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Williamson SP: Deputy Leadership Campaign Launch

Ruth Murphy

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Jack Williamson, Labour MP for Bootle and former Secretary of State for International Development, launched his campaign in his constituency with Labour members and the press invited. He made the following remarks:

Thank you for coming, friends,

I launch my campaign from the community in which I was born and in which I grew up, and the town in which my parents grew up. Despite only being one generation apart and raised in the same town, our stories are markedly different. My father was born into devastating poverty. A docker down at Seaforth docks, he knew of the horror of having to save money for medical appointments. He knew of the devastation unemployment in the 1930s brought upon Bootle. He knew what it was like to live in a house with no indoor plumbing or no electricity.

But he had people to fight for him. His unions fought for him at the workplace and Labour took that fight into Westminster. Where his union bought him holidays, higher wages and secure employment, Labour ensured that Westminster provided the NHS, family benefits and a rebuild nation in which dignity was promised for all. That gave a new promise to the next generation: that poverty and injustice would not be tolerated and that all would be able to enjoy this nation's wealth. I was able to benefit from that promise, go to University, find good work and then represent the constituency I love.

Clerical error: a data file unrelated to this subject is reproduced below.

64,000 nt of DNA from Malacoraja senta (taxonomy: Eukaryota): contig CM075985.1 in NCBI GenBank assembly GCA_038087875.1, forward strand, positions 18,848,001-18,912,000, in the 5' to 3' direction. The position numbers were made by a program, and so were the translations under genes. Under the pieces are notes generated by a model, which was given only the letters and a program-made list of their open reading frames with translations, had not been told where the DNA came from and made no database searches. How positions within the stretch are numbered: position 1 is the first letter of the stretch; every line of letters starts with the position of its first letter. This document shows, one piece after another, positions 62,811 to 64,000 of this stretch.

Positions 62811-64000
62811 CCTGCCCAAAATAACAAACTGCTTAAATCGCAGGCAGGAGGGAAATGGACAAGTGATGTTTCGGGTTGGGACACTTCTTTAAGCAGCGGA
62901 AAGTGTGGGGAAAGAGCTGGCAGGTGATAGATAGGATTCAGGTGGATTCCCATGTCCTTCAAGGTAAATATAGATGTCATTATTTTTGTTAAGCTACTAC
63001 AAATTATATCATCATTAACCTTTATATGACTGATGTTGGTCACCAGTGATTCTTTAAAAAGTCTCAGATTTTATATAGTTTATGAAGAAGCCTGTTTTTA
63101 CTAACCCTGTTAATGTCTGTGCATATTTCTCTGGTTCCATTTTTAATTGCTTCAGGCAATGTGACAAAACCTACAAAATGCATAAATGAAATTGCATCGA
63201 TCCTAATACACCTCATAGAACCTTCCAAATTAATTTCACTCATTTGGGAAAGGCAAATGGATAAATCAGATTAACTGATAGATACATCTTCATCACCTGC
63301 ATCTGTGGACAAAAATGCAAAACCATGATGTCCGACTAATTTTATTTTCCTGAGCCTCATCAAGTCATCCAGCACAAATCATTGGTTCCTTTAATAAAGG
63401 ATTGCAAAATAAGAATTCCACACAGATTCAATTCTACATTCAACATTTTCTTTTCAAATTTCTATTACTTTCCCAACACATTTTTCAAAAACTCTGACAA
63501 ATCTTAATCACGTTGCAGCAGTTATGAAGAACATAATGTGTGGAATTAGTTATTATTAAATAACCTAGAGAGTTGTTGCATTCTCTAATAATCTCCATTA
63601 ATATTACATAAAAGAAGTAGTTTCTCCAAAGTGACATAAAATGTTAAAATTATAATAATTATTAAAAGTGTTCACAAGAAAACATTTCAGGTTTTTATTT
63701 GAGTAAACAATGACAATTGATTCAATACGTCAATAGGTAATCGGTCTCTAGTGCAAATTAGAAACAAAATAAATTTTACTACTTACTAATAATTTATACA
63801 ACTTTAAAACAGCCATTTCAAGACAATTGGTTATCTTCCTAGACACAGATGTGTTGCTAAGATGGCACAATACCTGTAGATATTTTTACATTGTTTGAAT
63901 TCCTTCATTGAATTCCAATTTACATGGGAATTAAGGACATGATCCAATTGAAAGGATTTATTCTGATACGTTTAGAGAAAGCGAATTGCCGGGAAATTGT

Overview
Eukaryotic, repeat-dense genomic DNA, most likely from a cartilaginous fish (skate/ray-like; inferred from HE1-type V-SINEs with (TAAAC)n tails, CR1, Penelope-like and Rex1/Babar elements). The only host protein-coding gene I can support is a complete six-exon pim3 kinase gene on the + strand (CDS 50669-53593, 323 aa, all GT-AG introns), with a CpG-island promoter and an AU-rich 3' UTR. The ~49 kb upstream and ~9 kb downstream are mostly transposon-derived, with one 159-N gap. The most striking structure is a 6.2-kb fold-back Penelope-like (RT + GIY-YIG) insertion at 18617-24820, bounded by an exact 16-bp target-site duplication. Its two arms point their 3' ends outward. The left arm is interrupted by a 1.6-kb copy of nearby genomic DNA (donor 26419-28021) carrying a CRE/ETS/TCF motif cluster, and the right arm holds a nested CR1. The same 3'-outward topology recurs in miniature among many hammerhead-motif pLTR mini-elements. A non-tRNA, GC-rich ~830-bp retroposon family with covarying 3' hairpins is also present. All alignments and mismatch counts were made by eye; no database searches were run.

The world changed massively since my father was child - since I was - but even in a world with the internet, mobile phones and mass media Labour's principles stayed firm. Workers across Bootle felt that in the introduction of the minimum wage. Parents in Bootle felt that in the introduction of working tax credits and child tax credits. And pensioners knew that from the introduction of the Winter Fuel Payment. Labour ensured that it stood for the interests of working people and upheld the promise it made to my father and to me: that the next generation would be free to enjoy better lives than their parents and that Britain and communities such as Bootle could strive to be better. 

With the Conservatives, we know that promise hangs in the balance. The Big Society is a sham. Warm words for a cold and cruel plan: to gut the state and put the responsibility on those already struggling to fill in the gaps. Whatever the Tories say, we know there is no NHS in the big society, there are no schools in the big society and there is no welfare state in the Big Society. We cannot expect any big society in a party which in living memory made clear there is no such thing as society. 

But we must be clear, our job in opposition isn't just to propose radical solutions.

It's to ensure the people of Britain believes in our solutions and puts us into government to enact them, just as they did in 1945, 1964 and 1997. 

I will support the elected Labour leader to do just that.

But I'll also ensure we create a party that is fighting fit to do just that.

I am offering the party five simple reforms which I believe would create a stronger and fairer Labour Party and movement: